Because of advances in weather prediction, education, medical treatment, and safety systems (including lighting strike mitigation on houses and buildings), Americans are 37 times less likely to be killed by a lightning strike than they were just over a hundred years ago.

Lightning strikes are just one example of how much less likely humans are to die from any sort of natural disaster.

The annual death rate for natural disasters in higher-income countries in the 1970s was 0.09 per 100,000 people, and that’s almost been cut in half, to 0.05, owing to greater safety standards, disaster response, and predictive tools. For poorer countries, that number is much higher, at 0.02 per 100,000, though it’s been cut from 0.7 in the past five decades, according to Pinker’s research.


The global average IQ score is rising by about 3 IQ points every decade.

Natalie Behring/Getty Images

Global IQ scores have increased by an average of three points per decade, the clearest sign we have yet that people are actually getting smarter, Pinker writes.

While intelligence is a highly heritable trait, improvements in nutrition, medicine, and cleaner environments have given our brains much more energy to develop over time. But that’s not the only explanation for the rising trend.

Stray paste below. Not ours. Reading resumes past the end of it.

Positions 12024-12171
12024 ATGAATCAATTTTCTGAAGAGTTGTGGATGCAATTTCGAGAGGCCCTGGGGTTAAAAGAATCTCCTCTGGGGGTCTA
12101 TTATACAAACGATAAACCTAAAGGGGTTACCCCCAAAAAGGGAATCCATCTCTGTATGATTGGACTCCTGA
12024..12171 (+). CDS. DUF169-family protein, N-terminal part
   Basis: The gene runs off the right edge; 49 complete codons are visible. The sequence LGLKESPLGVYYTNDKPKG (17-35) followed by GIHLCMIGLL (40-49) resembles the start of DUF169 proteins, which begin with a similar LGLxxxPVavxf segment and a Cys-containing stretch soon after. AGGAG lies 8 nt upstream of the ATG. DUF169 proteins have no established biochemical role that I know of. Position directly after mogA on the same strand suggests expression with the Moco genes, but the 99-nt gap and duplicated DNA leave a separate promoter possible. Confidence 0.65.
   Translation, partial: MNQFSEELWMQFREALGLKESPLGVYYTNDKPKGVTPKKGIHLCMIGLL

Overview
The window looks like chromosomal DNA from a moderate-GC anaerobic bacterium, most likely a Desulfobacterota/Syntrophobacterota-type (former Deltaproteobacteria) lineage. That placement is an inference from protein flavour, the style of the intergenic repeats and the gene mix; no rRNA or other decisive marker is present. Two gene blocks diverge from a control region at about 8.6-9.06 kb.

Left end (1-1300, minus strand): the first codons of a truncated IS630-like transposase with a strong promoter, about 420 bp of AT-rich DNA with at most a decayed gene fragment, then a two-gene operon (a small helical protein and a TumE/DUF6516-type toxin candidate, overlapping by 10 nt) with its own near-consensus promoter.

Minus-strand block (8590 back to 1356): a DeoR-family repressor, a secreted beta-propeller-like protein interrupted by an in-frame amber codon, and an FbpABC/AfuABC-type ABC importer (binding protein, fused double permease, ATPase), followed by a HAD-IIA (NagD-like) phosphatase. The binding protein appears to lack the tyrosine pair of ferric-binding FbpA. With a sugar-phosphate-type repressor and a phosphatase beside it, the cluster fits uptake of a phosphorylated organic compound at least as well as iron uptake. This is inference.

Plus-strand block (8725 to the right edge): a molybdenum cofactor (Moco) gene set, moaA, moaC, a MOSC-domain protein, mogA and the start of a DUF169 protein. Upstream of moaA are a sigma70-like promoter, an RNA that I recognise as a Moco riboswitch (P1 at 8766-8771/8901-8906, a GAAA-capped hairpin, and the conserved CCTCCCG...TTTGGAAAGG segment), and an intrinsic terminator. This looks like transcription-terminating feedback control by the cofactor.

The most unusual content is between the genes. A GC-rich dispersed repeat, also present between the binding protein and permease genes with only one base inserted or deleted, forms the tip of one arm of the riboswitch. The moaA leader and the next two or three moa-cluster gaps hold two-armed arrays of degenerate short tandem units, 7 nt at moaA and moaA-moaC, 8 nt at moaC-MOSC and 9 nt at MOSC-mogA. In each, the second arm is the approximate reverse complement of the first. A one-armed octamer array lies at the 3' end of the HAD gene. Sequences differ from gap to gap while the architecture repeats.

Pinker writes that of all the subtypes of intelligence that the IQ tests for, it’s the “abstract, fluid kinds of intelligence,” that have shown the largest increases in the past decade.

These are defined as analytic thinking, like understanding and reasoning, and relating abstract objects to larger categories, and the increase is owed in part due to widespread, high-quality education.

“A high IQ is not just a number that you can brag about in a bar or that gets you into Mensa; it is a tailwind in life,” Pinker writes, adding that people who score higher on intelligence tests end up getting into better schools, scoring better jobs, and earning more money over time.


War is illegal.

War between nation states – and the genocides and atrocities that came with it – is largely a thing of the past.

In the late 1940s, after the end of World War II, almost 25 people per year died violent deaths in battle. That number has fallen to less than 5, with a recent uptick due to the Syrian Civil War, according to Pinker.

And in terms of genocide, it appears we as a society really did learn a lesson from the Holocaust. The rate of death due to genocide has cratered since the 1940s, from well over 350 per 100,000 at its peak, to well under 5 today, according to Pinker.

The reason for this is because war, as conventionally defined, is largely illegal. Prior to the era of international bodies like the United Nations and complex, multi-party trade agreements, the old adage about warfare rang true:

“Might made right, war was the continuation of policy by other means, and to the victor went the spoils,” writes Pinker.

Today, the world’s nations have committed to not pursuing warfare for territorial gains or policy objectives, unless it is in self-defence or with the blessing of the UN’s Security Council. While war still exists within states, and against non-state actors like terrorist groups – and the norm is sometimes breached – traditional warfare between states is largely a thing of the past.